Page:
This particular client has been engaged in some bold explorations to rethink her career path, and the world can only be passing her by if she interprets her colleagues' promotions and new jobs as meaning they're achieving what she can't get to. Actually, she doesn't even want the kind of changes they're making, as they're moving around within a system that she's seeking to exit altogether. If she interprets their gains as a sign that success is very close by—it's all around her!—and also honors all that she's been up to lately that's very likely to land her somewhere else in due time (or divine right time, if you will), then the world is her oyster, containing and supporting her, with some beautiful new pearl in progress.
I often point my clients toward harnessing their power of interpretation. The man with the metaphorical flying cow saw with little prodding (he's quick) how his words to me showed that he felt—well, shat upon. He considered that he might interpret everything happening as guidance and direction in certain realms where he was actively seeking to make changes. How could this not be good? He recast what looked like bad news initially as a sign that life was supporting him to make some crucial shifts. He also looked for and found the safety nets actively built into a situation that challenged his sense of security. Life is full of safety nets, we decided together, and actually pretty short on flying shitting cows.
Love & blessings, Jaya
Heal from the Ground Up!
Michael Hsu, a coach and huge heart working out of California, had the vision to create an online radio show featuring coaches in action with clients (no scripting or practicing beforehand!). Thanks to the magic of Google and my focus on trust, he found me and included me in his lineup. The shows air weekly and collect archivally on his website.
Michael is all about healing. He urges listeners to connect to the fears and desires of the client and imagine the coach is talking to them. His intent is for people to have a true healing experience in the listening as opposed to a passive eavesdropping.
My first podcast, They Should Believe as I Believe, goes live on Friday, August 1.
This coaching session explores the difficulty of navigating the tricky discord with loved ones when their belief systems don't match ours. We often get reactive and end up feeling as infuriated with ourselves as we are with them. Here, we look at welcoming ourselves to the human race: who hasn’t felt the friction of conflicting belief systems? When we begin with being gentle with ourselves in our reactiveness, we can then gently dismantle the reactions.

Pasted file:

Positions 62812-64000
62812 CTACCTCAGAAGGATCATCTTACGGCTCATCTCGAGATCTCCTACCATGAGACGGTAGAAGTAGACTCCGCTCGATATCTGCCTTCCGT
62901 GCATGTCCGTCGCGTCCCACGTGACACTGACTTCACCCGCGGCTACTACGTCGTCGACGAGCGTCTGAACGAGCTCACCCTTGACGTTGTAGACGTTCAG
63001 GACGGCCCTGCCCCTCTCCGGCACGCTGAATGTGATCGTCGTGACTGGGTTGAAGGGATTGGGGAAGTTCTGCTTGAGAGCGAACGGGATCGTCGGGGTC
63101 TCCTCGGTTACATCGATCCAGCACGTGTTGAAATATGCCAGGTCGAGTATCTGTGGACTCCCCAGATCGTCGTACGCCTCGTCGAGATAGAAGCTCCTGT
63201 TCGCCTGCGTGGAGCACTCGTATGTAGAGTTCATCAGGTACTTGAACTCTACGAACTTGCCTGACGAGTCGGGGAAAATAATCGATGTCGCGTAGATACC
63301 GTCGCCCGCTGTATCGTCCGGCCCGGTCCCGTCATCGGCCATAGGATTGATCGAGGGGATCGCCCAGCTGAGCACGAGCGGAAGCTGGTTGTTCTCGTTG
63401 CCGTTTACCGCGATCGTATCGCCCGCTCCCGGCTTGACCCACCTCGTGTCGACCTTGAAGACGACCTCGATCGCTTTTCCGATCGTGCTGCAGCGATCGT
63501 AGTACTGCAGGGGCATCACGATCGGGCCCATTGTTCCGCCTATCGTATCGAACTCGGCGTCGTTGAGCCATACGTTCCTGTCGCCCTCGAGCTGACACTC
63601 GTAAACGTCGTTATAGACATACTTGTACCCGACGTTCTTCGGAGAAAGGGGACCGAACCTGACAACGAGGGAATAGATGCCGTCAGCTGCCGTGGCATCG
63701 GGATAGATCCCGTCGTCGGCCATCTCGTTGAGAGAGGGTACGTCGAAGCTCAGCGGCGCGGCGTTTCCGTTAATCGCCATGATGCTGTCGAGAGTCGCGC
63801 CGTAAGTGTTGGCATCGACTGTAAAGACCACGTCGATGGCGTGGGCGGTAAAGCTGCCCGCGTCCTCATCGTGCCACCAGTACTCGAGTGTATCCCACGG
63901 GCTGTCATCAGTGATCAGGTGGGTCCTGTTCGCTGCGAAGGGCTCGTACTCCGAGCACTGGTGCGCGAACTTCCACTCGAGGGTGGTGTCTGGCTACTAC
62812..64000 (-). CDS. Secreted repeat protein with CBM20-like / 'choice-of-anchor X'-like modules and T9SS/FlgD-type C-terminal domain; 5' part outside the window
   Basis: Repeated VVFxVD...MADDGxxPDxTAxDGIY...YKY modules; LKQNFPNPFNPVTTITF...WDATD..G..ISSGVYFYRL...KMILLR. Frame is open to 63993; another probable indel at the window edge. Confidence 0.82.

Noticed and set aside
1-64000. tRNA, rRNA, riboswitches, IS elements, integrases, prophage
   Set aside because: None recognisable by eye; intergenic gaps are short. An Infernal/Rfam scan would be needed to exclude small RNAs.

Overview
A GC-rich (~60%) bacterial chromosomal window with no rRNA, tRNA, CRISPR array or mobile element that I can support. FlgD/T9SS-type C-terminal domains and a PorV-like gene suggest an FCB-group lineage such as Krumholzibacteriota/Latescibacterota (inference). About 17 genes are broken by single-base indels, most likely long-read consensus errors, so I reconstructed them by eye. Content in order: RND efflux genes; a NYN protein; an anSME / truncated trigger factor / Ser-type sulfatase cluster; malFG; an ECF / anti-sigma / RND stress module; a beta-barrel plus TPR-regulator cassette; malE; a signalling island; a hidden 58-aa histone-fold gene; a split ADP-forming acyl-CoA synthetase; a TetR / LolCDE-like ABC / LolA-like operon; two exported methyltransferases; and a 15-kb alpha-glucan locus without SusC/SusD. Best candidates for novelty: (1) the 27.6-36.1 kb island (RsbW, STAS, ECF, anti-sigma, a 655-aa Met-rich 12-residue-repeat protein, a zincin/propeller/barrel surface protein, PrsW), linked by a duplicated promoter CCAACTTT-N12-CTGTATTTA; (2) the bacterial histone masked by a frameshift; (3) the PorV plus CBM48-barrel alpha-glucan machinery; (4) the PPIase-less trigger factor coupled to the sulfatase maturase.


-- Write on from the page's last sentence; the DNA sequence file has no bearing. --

Want to Get In on These Podcasts?
Visit the Heal from the Ground Up website and listen to various coaches on various topics as the shows accrue there over time. Choose from Love, Fear, Family, Purpose, Mindfulness, Wellness.
You can also subscribe to the show on iTunes or leave a review on iTunes or both. Once you follow that link, click on "view in iTunes" and there you'll see a "subscribe" button. This will download existing podcasts into your iTunes library; later, new shows will magically appear there as they post. You can also click on "Ratings and Reviews" and from there read other people's reviews or click on "Write a Review" to contribute yours. For the record, your actions on iTunes related to this show will increase its (and therefore my) exposure.
You can be the client in a future podcast of mine. To qualify, you simply need to be someone I've never worked with before. Write me at email@example.com to inquire.
Most of all, may you benefit richly from exploring this healing venue.
Curious about coaching?
I offer a free 30-minute exploration session by phone or Skype or in person (in Ithaca, NY). To get the free session, just fill out the contact form on my website.
Time for the Michigan Womyn's Music Festival
So why am I still in Ithaca? Well, I seem to be holding down the home front. In honor of the teaching and rejuvenating I would have been doing there, I'm carving out 5 no-client days to write write write at the beginning of August. This feels great. The book I'm working on now has real sections and chapters and content. Kind of amazing to watch it come into being.
Check out some of my writings on living with clarity and intention in a kind process of personal/spiritual growth: "inspired words" page on my website.
Brief writings posted on Facebook daily-ish. Here are the 2 favorite (most shared and liked) post from July:
If you don't know how to make something happen, don't focus on what you don't know. Focus on the vision. Then ask for guidance and believe that all of life wants to support you to bring it into being. Don't get lost in imagining or wondering about the whole journey from where you are now to where you'll be when the vision is reality. Just invite guidance for the next helper, resource, tool, mentor, inspiration--whatever it is. Follow your hunches, wacky brainstorms, what-if impulses. ... Then take just one step, right here, right now. The whole journey will reveal itself as you go.
Just ask. Ask for help. Ask for support. Ask for favors. Ask what you can to to be of help or support. Ask for a miracle. Ask for a do-over. Ask for silence. Ask what else is possible. Ask what the other person's experience is. Ask to be listened to. And then ... trust that you're okay, completely okay, and whatever you get is enough, and what you don't get is only withheld right now and only because there's something else for you to get in its absence. Keep asking for miracles. I've found they abound.